Example: Temple Run, Angry Birds, Cut the Rope

Temple Run, Angry Birds, Cut the Rope

Such apps have made their mark in app history by achieving unbelievable success through launching new inventions and features to their existing game apps.

Rich interface

Just because we suggested not to reinvent the wheel, does not mean that your mobile app interface should lack the look, feel, features and the cool quotient. In fact, creating a dynamic experience that delights and connects with users is one of the most important differentiators in a very saturated and competitive field. Smart and apt use of content delivery, transitions, video, images and audio can help you achieve your goal.

Example: Vine & Nike+ Running

Vine & Nike+ Running

Vine is the best way to upload and share videos free in unlimited manner. Whereas Nike+ Running is for tracking your running progress to reach the goals. Both of these apps have tremendously beautiful interface. The look & fell they give to the user is completely rich.

Rise beyond the obvious

If you are looking to improve user experience, you need to rise above the cliché and traditional analytics tools. Use sophisticated visual mobile analytics tool. This tool provides the insight behind user action by presenting you with key behavioral visual data. It transcends beyond the concept of just working with the numbers that a traditional tool provides you with. This gold mine of information allows you to optimize your app strategy.

Example: Kony, Flurry, CA Analytics and AppsSee etc.

Kony, Flurry, CA Analytics and AppsSee

These are some really helpful visual mobile app analytics tool which can provide more insight on user behavior rather than just providing some statistics of traffic. By using any of these, you can make sure your mobile app strategy is working in perfect direction throughout the design, development and marketing process.

Don’t go overboard with jargon

This is one of the most basic, yet blatantly overlooked guideline in user experience. Well, technical jargons are a way of life for developers; users tend to think the other way. They expect warmth and a simple language that is easy to understand. The ultimate goal should be to empower and enable users to perform tasks effortlessly without making them jump through unnecessary roadblocks.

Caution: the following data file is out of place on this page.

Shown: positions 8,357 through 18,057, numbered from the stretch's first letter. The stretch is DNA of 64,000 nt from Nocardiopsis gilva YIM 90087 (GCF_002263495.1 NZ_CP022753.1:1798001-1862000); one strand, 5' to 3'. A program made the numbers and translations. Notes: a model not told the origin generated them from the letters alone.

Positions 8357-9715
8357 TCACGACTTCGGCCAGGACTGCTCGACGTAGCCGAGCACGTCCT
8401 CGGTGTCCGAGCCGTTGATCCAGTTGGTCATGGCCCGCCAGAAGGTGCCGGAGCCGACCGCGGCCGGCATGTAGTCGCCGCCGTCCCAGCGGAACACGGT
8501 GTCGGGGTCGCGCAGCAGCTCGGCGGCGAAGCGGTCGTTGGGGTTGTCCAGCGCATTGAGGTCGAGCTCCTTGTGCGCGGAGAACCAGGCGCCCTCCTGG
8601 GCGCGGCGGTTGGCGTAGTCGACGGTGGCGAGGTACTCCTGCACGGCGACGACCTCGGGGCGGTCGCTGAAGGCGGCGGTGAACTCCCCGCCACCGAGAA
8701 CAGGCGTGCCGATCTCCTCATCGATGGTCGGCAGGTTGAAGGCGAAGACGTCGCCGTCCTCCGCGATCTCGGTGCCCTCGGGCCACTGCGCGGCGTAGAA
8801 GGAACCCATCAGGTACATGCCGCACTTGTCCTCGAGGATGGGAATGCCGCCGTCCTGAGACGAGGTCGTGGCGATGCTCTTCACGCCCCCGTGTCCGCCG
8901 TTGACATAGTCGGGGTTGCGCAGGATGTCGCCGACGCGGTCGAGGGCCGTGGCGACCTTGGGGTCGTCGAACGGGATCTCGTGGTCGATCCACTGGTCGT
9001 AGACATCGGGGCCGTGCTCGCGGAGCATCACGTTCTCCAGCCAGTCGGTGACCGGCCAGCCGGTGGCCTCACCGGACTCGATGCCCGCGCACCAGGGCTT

Optimize content for mobile

Designing for mobile apps requires striking a perfect balance between simplicity and functionality. One needs to take into account several constraints such as limited screen size, bandwidth, speed to ensure optimal performance, as well as factors such as devices or operating systems. While designing one needs to consider the constraints and make every inch count. Simply emulating your desktop site will not work. Remember, mobile is about keeping context and location at the forefront. Ensure that core features and content are optimized for mobile.

Example: Expedia


Expedia is the best example of content optimization for mobile.

Usability for both novice and pros

Walking the tight rope. It’s important to keep in mind that while designing a mobile application, you are targeting two groups of users with very distinct capabilities. More than likely, both novices and experts will use it. This effectively means your app interface should deliver an experience that is intuitive for the novice, yet captivating for the experienced user.

Example: Umano


Functionalities and features Umano carries are truly handy for both novices and mobile experts.

Thumb rules

When it comes to mobile app, consider the user’s thumbs, ability to grip, and motion. Remember these factors play an instrumental role into how responsive an app is and whether it is appealing enough to encourage users to come back. Can users navigate through the app with one hand? Is it easy enough for left-handed users or not?

Staying relevant